Harold H. Greene (1923-2000)
AT&T was under attack. The Justice Department had accused the company of unfair practices, and had filed suit under the Sherman Antitrust Act, charging AT&T as follows: “. . . the absence of effective competition has tended to defeat effective public regulation of rates charged subscribers for telephone service . . .” The year was 1949.
In 1956, after seven years of protracted negotiations, a Consent Decree was achieved, and the case went away. AT&T agreed to limit its manufacturing to telephone-type activities, and the Bell System operating companies would limit themselves to common carrier communications. AT&T was delighted. Frederick Kappel, president of Western Electric, (the Bell System’s manufacturing subsidiary) told a company meeting this decree “generally makes legal an integrated Bell System . . . .”
Fast Forward to 1974
The Justice Department was not satisfied, and again filed suit, charging anticompetitive behavior on the part of AT&T. The case was to be handled by the U.S. District Court for D.C. Specifically, Judge Joseph Waddy, an experienced judge who, at the time, was dying of cancer.
After Judge Waddy’s death, his cases were distributed on a random basis, and the suit between DOJ and AT&T went to Harold H. Greene. Ironically, this assignment was made on Judge Greene’s first day on the Federal Court’s bench. He had just been appointed to the job by President Jimmy Carter.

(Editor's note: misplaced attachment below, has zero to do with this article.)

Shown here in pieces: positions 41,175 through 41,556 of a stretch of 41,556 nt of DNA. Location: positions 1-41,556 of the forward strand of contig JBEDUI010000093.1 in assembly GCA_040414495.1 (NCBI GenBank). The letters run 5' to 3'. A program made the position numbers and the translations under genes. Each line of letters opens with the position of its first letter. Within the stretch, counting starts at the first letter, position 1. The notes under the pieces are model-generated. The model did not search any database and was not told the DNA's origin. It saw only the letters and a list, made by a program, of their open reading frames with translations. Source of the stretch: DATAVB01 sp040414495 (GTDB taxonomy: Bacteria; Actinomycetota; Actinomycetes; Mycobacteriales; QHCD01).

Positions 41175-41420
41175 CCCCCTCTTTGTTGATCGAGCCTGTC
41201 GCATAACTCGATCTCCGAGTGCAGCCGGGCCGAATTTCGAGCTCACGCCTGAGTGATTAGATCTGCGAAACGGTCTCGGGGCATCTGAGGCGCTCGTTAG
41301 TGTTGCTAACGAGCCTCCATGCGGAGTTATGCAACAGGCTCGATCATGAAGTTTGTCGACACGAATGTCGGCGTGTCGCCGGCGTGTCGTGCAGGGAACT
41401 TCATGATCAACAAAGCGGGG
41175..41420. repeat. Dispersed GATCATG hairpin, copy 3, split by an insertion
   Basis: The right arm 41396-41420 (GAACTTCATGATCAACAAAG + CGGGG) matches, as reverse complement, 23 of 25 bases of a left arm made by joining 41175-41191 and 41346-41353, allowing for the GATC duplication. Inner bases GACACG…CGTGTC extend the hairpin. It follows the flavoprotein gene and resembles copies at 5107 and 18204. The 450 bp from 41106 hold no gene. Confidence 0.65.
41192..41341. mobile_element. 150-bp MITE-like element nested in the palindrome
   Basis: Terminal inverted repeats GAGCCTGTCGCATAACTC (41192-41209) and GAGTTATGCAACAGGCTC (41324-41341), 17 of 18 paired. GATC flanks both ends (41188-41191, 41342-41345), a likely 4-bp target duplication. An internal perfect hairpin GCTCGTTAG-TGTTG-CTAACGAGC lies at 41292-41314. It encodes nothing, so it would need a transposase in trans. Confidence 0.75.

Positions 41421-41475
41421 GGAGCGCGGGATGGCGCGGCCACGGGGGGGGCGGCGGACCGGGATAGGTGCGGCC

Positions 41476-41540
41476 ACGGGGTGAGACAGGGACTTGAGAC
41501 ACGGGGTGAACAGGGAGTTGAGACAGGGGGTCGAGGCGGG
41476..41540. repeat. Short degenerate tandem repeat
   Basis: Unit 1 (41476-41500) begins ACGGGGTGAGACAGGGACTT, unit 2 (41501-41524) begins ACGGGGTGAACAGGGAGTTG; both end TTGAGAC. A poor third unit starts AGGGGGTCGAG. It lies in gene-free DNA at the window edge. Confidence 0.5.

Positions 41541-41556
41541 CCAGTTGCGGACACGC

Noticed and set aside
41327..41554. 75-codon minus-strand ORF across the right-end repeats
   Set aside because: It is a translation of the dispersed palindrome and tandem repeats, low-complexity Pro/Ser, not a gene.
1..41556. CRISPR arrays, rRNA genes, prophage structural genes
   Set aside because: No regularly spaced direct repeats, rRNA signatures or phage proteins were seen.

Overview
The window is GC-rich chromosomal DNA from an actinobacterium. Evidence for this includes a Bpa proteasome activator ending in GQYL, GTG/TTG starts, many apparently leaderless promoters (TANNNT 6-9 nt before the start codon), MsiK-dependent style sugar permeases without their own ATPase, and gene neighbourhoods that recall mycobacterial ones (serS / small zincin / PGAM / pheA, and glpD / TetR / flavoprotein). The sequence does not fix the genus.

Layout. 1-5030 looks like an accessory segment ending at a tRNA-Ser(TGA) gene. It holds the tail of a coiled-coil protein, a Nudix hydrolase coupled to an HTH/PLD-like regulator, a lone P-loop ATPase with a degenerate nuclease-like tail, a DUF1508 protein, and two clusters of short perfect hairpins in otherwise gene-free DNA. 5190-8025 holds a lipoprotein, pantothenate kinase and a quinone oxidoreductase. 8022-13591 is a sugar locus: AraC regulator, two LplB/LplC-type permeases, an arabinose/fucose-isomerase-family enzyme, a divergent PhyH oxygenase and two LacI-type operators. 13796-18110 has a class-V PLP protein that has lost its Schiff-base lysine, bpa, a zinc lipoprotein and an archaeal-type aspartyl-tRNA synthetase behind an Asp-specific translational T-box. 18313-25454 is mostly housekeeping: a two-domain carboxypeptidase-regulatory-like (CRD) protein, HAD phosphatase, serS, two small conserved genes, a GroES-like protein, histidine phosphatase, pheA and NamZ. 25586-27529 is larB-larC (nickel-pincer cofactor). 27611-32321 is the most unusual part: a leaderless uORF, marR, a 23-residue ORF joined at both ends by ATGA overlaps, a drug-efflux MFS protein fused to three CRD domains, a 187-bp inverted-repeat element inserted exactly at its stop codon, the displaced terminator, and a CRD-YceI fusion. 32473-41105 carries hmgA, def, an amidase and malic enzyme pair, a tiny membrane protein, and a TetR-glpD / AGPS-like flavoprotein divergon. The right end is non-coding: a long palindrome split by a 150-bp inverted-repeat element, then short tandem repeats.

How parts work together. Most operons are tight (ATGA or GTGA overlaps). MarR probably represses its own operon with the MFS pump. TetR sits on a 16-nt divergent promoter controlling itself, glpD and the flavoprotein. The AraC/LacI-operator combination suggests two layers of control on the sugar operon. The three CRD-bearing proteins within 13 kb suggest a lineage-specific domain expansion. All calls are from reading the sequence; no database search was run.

At this time the case was going through an elaborate discovery phase in which documents were gathered on both sides. Lots of documents! Four thousand pages of documents!
Within three months of being assigned to the case, Judge Greene issued a pretrial order that established strict schedules for both sides. He was determined to move the trial along.
Just who was this man who was acting so decisively in a trial that had already dragged on for half a dozen years?
Harold Herman Greene was born February 6, 1923, in Frankfurt, Germany. His family escaped from Nazi Germany in 1939, passing through Belgium, Spain, and Portugal. The family settled in the U.S. in 1943. One year later Harold Greene became an American citizen, and enlisted in the U.S. Army. He was assigned to Military Intelligence, and spent most of his two-year tour of duty in Allied-occupied Germany interrogating prisoners.
Upon discharge he returned to the U.S., married, and entered law school. After graduation he was admitted to practice before the bars of the District of Columbia, the State of Maryland, the U.S. Supreme Court, and the Military Court of Appeals.
As suggested above, the AT&T/DOJ suit was an on-again off-again process. But Judge Greene was determined to move it ahead, and set January 15, 1981, as the trial start date. There was a great surge of activity, and on January 1 attorneys for AT&T and the DOJ told Judge Greene that they had a “’concept”’ that might lead to a settlement. They asked for a trial postponement. Judge Greene said no, and the trial began.